________________ CM . . . . Volume VIII Number 6 . . . . November 16, 2001.

  Blue Ice.

Estelle Salata.
Toronto, ON: Fitzhenry & Whiteside, 2001.
124 pp., pbk., $12.95.
ISBN 1-55041-546-8.

Subject Headings:
Roller hockey-Juvenile fiction.
Teamwork (Sports)-Juvenile fiction.
Children of unemployed parents-Juvenile fiction.

Grades 6-9 / Ages 11-14.

Review by Betsy Fraser.

*** /4


It took a moment for the words to sink in. They wanted him to play for Village Green. Nick should have jumped up and down for joy. Wasn't this what he had wanted, dreamed about, thought about every single day? To be back in Village Green and playing with his old team? But tonight had been different. Even though the Phantoms had lost the game, Nick felt as though he belonged with them. His shoulders straightened as he looked into Baranski's eyes.

"A month ago I would have said yes," Nick admitted. "But I want to stay with Northwood, Mr. Baranski. They're my team now." Suddenly, he knew it was true. With all their faults and stupid mistakes, the Phantoms were his team.

Nick is sure that his life is going all wrong. After his father lost his job, he stopped caring about anything. The family had to sell their house and move to a house in a neighborhood that didn't compare with the old one. Nick even had to leave his inline hockey team. When he is invited to join a street tournament, he is surprised when the determination and guts of his new team manages to beat his old team, the Cyclones. He finds out that he can make a difference to his new team members and feels that things are starting to get better. He is sure that he doesn't want to rejoin his old team, but when the coach promises to rehire his father, will he have to sacrifice his new position for his family?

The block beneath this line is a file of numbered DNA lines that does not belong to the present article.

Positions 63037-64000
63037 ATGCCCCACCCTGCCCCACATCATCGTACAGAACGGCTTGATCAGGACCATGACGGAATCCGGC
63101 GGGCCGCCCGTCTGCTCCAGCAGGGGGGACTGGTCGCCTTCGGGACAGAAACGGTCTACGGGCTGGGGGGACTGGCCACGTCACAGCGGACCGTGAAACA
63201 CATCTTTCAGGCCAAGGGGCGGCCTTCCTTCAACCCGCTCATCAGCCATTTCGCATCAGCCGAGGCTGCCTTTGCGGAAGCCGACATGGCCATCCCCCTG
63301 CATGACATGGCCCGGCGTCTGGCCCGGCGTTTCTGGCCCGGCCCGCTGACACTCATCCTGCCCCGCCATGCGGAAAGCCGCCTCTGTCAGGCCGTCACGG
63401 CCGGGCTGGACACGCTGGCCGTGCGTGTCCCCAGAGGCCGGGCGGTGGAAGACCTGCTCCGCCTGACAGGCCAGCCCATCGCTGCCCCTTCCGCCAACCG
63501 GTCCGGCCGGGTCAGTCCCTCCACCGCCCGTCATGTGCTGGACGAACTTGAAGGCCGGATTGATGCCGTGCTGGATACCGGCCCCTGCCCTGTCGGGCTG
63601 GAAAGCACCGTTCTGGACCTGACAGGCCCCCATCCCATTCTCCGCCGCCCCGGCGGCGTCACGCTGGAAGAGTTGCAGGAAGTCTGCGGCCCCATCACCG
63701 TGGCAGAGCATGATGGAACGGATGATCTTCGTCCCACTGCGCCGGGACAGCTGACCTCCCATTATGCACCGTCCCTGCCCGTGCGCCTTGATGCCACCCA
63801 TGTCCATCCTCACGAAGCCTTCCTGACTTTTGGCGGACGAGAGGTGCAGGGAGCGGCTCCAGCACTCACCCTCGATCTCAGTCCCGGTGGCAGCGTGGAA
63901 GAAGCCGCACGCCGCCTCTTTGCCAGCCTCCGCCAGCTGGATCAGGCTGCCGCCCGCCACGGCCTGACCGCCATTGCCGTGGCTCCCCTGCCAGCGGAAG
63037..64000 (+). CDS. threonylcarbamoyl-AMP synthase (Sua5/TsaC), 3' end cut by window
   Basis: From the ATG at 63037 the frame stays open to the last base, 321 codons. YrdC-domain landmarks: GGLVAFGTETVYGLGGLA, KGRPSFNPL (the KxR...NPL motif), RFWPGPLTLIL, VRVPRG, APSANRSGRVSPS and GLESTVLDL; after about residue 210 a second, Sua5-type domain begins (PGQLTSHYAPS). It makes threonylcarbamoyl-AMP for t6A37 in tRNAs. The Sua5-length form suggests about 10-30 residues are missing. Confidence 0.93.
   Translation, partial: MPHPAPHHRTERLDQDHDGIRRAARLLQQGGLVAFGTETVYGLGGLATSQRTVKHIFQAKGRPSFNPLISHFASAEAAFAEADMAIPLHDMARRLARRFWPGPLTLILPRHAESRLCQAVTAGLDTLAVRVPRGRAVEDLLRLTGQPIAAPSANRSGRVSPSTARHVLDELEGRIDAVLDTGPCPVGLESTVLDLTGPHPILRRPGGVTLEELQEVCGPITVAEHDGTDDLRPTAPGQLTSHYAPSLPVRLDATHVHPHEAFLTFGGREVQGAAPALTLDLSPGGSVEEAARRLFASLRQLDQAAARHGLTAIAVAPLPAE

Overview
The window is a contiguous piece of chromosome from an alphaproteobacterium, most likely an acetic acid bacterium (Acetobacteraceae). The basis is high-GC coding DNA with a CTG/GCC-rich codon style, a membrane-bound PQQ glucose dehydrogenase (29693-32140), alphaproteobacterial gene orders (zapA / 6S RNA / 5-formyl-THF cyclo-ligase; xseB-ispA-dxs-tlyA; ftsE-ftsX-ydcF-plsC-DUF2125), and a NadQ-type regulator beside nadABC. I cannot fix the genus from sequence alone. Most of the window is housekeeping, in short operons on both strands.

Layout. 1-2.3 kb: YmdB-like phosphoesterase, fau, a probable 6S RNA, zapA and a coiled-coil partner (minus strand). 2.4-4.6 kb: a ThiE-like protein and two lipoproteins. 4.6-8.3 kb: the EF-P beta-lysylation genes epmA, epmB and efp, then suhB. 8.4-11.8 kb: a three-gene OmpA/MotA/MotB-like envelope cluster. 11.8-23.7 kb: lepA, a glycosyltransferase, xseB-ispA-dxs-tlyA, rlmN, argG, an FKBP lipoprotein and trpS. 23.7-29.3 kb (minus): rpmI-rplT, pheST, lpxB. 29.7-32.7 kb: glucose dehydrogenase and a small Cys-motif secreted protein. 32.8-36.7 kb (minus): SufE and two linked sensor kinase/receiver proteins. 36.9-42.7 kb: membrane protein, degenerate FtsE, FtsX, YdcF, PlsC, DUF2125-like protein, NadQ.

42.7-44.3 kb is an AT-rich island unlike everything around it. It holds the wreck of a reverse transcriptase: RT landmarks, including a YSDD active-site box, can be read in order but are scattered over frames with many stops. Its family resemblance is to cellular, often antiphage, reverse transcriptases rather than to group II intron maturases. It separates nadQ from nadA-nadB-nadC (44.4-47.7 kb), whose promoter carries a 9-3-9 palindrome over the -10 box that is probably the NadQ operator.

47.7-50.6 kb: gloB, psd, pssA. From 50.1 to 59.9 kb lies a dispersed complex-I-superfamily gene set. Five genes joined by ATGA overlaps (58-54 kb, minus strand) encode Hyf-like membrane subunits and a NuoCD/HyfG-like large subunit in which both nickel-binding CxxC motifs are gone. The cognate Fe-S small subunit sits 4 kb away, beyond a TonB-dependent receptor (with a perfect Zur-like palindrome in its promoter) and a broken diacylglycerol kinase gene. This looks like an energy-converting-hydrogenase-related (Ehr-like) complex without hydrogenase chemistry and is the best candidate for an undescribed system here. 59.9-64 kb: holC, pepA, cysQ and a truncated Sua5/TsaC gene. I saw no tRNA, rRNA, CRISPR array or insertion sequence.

Salata has written a fast-paced novel that will have a wide appeal. Its language will allow it to appeal to a younger audience while the subject matter and struggles that plague the main character will keep older children interested. Nick has an interesting problem: play for the people with whom he can make a difference, and with whom he has come to belong, while sacrificing his father? Or, instead, should he sacrifice himself? The ending, while pat, will satisfy readers young and old alike.


Betsy Fraser is a librarian with the Calgary Public Library.

To comment on this title or this review, send mail to cm@umanitoba.ca.

Copyright the Manitoba Library Association. Reproduction for personal use is permitted only if this copyright notice is maintained. Any other reproduction is prohibited without permission.

Published by
The Manitoba Library Association
ISSN 1201-9364